When Kevin Chou bought into the Overwatch League last summer, it was the birth of not only the Seoul Dynasty but also of the broader KSV eSports.
The Overwatch League team and Chou's wider esports brand have been linked from the beginning. The first six players bought by the Seoul Dynasty were from Lunatic-Hai, including the team's longtime Tracer player, EscA. EscA is not on the Seoul Dynasty today, but is instead a member of KSV's PlayerUnkown: Battlegrounds roster.
Of the franchises purchased by owners who had not previously operated esports organizations prior to the Overwatch League, only Chou expanded his esports operation beyond the Overwatch League. According to KSV Chief Growth Officer Arnold Hur, that was the plan from the start.
"We definitely wanted to be in esports and that was something we were all passionate about," Hur said. "However we also thought it was important that we waited for the right opportunity."
Kevin Chou saw the Overwatch League as the right opportunity, but not just any right opportunity. He decided to dive into the Korean esports scene as an American owner. Despite the American ownership, KSV has made every effort to define itself as a Korean organization. The organization's headquarters is based in South Korea and has signed exclusively Korean players and teams.
The Dynasty is not intended to be a team for Korean fans only, however, but instead a team that can be rooted for by anyone around the globe. Through the work of an on-stream translator on the Seoul Dynasty Twitch channel, players are capable of streaming in Korean, English, and Chinese.
It was previously announced the Dynasty were receiving language tutoring, but the organization is offering Chinese and English tutoring to its other teams, as well. "We can't force any of our players to learn foreign languages if they don't want to. Obviously, you need English in LA to get around, so that's a little easier to sell," Hur said with a bit of a chuckle. "But it's something we also offer to our players in Korea, as well."
Back in January, KSV announced that it would be partnering with Mirae Asset Investment to provide benefits for players including language tutoring, diet management and financial training, among many other benefits. Hur didn't believe change was the proper word for what KSV is trying to create within the world of esports, however. "I wouldn't call it a change per se, but an evolution."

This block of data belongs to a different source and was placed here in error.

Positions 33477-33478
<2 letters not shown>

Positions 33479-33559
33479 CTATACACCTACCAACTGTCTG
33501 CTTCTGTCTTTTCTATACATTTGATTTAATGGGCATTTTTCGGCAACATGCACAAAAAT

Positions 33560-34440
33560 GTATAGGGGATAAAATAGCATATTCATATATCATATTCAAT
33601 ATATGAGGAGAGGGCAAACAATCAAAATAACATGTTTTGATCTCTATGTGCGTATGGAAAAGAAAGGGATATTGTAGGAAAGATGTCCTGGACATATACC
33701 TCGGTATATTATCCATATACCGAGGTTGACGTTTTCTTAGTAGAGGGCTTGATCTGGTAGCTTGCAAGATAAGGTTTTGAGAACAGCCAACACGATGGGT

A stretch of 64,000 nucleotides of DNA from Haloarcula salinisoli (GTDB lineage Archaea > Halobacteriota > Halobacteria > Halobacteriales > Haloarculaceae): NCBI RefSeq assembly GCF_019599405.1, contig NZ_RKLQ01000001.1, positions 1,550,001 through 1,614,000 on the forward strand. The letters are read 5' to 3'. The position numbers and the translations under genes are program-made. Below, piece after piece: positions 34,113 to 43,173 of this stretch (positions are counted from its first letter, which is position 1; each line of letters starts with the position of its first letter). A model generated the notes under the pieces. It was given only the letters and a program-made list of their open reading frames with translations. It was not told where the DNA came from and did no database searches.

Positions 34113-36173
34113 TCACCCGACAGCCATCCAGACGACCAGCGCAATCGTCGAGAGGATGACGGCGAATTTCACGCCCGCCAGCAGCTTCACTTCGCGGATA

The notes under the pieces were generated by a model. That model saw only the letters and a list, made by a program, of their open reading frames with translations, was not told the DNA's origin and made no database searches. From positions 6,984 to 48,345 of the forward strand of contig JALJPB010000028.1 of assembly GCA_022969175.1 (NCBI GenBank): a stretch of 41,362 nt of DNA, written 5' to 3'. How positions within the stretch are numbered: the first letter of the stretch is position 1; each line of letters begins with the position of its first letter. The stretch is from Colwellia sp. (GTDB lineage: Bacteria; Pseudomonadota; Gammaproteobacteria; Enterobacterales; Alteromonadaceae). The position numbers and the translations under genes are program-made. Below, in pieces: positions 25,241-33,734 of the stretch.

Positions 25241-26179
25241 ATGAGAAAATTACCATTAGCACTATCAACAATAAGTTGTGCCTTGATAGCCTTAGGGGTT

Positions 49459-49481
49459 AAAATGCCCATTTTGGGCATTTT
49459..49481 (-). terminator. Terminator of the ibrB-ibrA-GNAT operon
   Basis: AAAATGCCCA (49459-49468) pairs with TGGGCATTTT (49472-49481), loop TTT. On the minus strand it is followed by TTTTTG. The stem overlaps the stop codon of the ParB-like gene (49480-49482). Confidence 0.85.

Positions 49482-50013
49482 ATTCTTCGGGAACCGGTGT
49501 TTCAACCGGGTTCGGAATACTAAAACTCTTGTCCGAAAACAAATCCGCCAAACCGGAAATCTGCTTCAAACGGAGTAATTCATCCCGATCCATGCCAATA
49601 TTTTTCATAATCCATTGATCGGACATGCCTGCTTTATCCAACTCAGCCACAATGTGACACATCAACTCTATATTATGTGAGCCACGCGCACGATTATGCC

As an organization, KSV has tried to take its time in scouting out players and building its teams, and the Dynasty were no different. After looking at a bunch of teams, the Dynasty went with the Lunatic-Hai core as its base, a decision few would have argued with at the time. From there, Hur says the organization chose additional players based on how they fit into the team and of course their level of play. This doesn't mean the Dynasty just looked at how players would perform this season, but also how they would develop and perform in future seasons of the Overwatch League, according to Hur.
The Lunatic-Hai core played with some of the Seoul Dynasty additions in the Seoul Cup. Image Credit: OGN
Despite their desire to develop players for the future, the Dynasty's lack of an Academy team, something the franchise has in common with only two others in the Overwatch League, seems to contradict that. Their lack of an academy team doesn't come as a result of their desire or lack thereof to develop players for future seasons, but instead is a testament to the time KSV likes to put into building rosters.
"We don't want to rush into anything," said Hur of creating an academy team. "Just because we don't do it when all of the other teams do it doesn't mean we won't do it -- or that we will do it."
A Dynasty academy team would likely get to play in Korea, a luxury that is not currently present for the Dynasty roster as every match in the first season of the Overwatch League is played in Los Angeles.
"I think [being away from home for an extended time] is tough for anybody. When you're living away from home for the first time, it's going to be rough," Hur said. "But at the same time, it also builds a kind of team unity because they're all in it together." To try and ease feelings of homesickness, the organization does a number of things to simulate Korean life, such as feeding the players Korean food.
A team high five. Image Credit: Blizzard
Given the challenges of playing such a long season against so many talented teams, Hur expected there to be ups and downs throughout the season. He says the team is planning for the long run, preparing to peak during the season end playoffs.
With rumors of Europe and Asia being the focus of the first Overwatch League expansion, there's a possibility that the Dynasty may not be the only franchise based in Korea within the near future. Hur would be ecstatic for there to be more teams in Asia and sees it as an opportunity to build rivalry and as an opportunity to cooperate with such a team on events.
In fact, Hur says the Dynasty are always looking to work with other teams, especially when it comes to events. While there have been few to no collaborative events between teams during the ever busy Overwatch League season, the Dynasty are already looking into the possibility of hosting events in collaboration with other OWL franchises.
While it may be cooperative with other teams outside of the server, it's all competition inside the server for a KSV organization working to establish itself in one of esports' most competitive regions. If things go as planned for the still young organization, then "dynasty" will be a word that is associated with KSV in titles beyond just Overwatch.